This distrust reflects the truth of power, and the high degree of corruptibility of governments at local levels, and the higher likelihood of the breakdown of the Republican form of government that prohibits the merging of the branches into a “total” state at the local level. It is a prudent habit of caution and the intellectual virtue of circumspection to “distrust” the political seats of power in the shadows of localities. Even the federal district courts are subject to passively give in to the pressures of the various pressures of the executive and legislative branches.

This healthy intellectual distrust of local governments is evident in the Supreme Court insofar as there are judges on that bench that have not swallowed the mythology of the “states rights” doctrine. The Supreme Court is more impossible than local courts due to three things: the dignity of the institution, the extremely high public visibility, and lack of local connections that could influence its Justices. These natural political prophylactics against corruption are not present in local state courts.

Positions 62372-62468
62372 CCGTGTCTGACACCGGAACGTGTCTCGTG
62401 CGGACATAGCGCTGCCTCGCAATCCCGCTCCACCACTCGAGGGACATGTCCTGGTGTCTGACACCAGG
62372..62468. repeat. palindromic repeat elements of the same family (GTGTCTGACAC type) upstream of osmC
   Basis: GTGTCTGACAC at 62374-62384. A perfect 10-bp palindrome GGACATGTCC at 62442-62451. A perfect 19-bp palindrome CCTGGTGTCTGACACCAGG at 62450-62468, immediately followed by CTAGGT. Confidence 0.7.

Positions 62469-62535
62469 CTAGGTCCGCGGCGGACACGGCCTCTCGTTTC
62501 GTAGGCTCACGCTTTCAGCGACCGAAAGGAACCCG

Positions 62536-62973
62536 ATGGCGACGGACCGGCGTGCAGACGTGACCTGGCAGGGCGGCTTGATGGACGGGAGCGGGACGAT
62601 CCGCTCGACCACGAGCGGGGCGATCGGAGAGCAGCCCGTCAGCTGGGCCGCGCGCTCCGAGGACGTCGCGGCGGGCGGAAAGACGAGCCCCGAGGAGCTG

And they are not present in state prison mechanisms of local “justice communities”. Normally, both state and federal executive branch agencies are constrained by the Fifth and Fourteenth Amendments (respectively) to provide due process in the formulation of agency rules and the actions these agencies carry out upon the non-governmental social agencies of the Executive branch, although authorized and funded by the legislature.